‘I was astonished and horrified in equal measure’ – UEFA Champions League final compared to Hillsborough

6 June 2022

Pete Weatherby KC

Pete Weatherby QC, in an interview with Radio Merseyside (listen from 2:08:00), has drawn comparisons with the events before the 2022 Champions League final in Paris and Hillsborough.

Pete has been advising supporters and a number of public figures concerning the events prior to kick-off in the match last month.

‘I was astonished and horrified in equal measure.’

From footage it appears that the French police acted with gratuitous aggression, approaching individual supporters and pepper spraying them in the face, despite there being little evidence of any disorder. Pete, who had watched the events at the time online, said: ‘I was astonished and horrified in equal measure.’

‘I was struck immediately by how similar what was unrolling before my eyes and ears was to what happened in 1989 at Hillsborough, although thankfully without such a catastrophic end result.’

‘Precisely the sort of nonsense that was spoken about the supporters at Hillsborough’

During the interview Pete noted in particular the fact that both UEFA and the French authorities blamed the supporters even as the problems continued. Despite the evidence and footage showing otherwise, UEFA and French politicians blamed Liverpool supporters for turning up late and for many having no, or forged, tickets, which Pete said is ‘precisely the sort of nonsense that was spoken about the supporters at Hillsborough’.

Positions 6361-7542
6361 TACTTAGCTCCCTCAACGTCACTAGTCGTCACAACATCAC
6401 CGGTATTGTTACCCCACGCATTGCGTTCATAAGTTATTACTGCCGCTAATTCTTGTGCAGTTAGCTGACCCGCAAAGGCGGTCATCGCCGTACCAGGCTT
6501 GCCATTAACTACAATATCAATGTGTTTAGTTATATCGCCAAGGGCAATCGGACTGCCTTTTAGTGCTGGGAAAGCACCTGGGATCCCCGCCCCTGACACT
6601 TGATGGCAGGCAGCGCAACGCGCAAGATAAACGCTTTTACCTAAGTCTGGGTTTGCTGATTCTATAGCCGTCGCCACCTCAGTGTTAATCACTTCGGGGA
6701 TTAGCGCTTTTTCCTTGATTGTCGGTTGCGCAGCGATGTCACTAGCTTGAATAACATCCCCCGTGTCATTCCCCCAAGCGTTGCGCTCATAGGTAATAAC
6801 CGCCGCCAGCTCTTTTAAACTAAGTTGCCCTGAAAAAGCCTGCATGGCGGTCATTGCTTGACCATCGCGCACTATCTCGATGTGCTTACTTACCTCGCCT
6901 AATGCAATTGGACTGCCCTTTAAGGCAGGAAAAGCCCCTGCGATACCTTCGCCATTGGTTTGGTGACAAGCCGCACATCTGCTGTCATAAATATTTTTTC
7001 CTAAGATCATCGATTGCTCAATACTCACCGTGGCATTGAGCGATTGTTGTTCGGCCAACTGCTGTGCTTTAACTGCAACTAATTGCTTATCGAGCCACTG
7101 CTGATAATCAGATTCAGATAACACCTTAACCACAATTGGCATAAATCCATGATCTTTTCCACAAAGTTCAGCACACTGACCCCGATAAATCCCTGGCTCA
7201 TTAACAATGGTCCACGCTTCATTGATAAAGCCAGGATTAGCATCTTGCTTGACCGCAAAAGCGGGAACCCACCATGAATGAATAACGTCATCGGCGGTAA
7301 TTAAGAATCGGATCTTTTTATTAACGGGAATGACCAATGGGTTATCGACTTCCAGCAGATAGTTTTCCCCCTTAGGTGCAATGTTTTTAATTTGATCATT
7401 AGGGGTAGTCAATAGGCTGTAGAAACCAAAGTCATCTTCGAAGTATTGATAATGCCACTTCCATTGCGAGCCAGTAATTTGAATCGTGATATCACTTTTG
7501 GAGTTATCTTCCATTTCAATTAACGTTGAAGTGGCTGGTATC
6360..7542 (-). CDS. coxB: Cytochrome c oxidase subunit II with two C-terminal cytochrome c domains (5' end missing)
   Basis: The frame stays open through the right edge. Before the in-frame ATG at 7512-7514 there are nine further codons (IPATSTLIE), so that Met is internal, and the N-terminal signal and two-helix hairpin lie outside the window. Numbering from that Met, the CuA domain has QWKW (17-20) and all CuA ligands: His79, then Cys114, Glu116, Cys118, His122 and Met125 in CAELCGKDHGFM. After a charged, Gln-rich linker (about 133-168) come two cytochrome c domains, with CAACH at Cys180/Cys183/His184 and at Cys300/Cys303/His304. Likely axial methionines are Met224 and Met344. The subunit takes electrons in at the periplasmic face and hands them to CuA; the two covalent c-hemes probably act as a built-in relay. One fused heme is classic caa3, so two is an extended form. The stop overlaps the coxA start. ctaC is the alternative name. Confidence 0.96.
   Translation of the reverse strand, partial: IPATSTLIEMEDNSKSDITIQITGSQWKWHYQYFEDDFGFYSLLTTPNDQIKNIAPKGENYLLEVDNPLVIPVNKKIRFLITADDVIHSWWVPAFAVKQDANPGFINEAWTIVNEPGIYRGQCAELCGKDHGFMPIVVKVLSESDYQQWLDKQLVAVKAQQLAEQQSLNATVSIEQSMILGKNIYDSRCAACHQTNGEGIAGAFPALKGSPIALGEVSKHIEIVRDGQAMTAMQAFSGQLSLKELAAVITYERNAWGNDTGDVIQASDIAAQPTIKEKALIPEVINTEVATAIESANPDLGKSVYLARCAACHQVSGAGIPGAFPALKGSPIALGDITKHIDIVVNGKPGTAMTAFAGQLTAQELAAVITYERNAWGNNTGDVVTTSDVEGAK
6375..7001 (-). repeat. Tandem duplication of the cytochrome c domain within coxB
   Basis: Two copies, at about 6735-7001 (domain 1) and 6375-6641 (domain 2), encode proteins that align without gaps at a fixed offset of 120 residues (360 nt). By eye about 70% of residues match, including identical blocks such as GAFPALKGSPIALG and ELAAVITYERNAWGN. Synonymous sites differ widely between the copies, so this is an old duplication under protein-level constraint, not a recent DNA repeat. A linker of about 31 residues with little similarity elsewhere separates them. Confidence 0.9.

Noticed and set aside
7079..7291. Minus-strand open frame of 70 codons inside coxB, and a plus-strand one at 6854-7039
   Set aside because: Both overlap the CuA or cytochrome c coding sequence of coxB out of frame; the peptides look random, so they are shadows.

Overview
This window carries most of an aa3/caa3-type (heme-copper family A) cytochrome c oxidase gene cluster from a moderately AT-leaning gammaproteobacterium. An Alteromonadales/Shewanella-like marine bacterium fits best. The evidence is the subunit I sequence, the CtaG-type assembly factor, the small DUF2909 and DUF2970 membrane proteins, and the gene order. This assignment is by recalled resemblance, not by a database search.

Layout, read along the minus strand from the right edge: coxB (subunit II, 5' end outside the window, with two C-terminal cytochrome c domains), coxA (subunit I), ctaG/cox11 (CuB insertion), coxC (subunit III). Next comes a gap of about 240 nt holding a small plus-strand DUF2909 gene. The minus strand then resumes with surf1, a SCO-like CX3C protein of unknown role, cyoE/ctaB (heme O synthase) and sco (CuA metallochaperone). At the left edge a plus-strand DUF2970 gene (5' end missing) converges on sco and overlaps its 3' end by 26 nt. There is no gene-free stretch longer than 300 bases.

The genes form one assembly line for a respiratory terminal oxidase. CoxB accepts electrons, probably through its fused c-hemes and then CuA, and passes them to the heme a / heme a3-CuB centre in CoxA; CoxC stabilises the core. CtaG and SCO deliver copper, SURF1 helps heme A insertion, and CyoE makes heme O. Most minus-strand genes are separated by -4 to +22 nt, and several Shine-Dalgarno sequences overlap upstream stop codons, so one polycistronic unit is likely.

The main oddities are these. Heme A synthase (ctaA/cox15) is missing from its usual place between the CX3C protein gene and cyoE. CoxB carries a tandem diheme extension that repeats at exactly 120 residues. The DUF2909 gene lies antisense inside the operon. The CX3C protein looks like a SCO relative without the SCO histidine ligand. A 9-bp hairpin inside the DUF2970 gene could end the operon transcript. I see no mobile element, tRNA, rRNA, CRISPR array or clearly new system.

‘They were very quick out of the blocks to blame it all on the supporters, I doubt they will be so quick out of the blocks to share their operational plans for the day.’

Pete indicated that the UEFA inquiry should be welcomed, but that it will only work if there are people appointed to work within the inquiry from the UK and who know how to make an inquiry effective and independent. Pete emphasised that the key issue was to make sure that nothing similar can recur, pointing out that putting on major events is what the Stade de France and UEFA do, and that it was clear that they had failed to keep the supporters safe, or ensure that they were dealt with properly.

‘[The French Police and the French government] were very quick out of the blocks to blame it all on the supporters, I doubt they will be so quick out of the blocks to share their operational plans for the day.’

Pete advised that all parties should work together to get to a position where errors can be exposed in order to learn from the events. He pointed out that a vital part of that was to remove ‘institutional defensiveness’ from the process to avoid hampering efforts to get to the truth and implement positive change.

He added that, ‘a very key point is to liaise with supporters and Liverpool Football Club, so there can be no cover up and no suspicion of a cover up.’

 

Pete Weatherby QC is a human rights barrister who practices domestically in public inquiries, inquests, criminalpublicprison and police law. Pete led the team representing 22 of the bereaved Hillsborough families at the new inquests, and continues to act for them in a number of matters, including their campaign to get the Public Authorities (Accountability) Bill 2017 (‘Hillsborough Law’) enacted. He was one of the drafters of the Bill which seeks to provide a lasting legacy and prevent what happened to the families happening to others.

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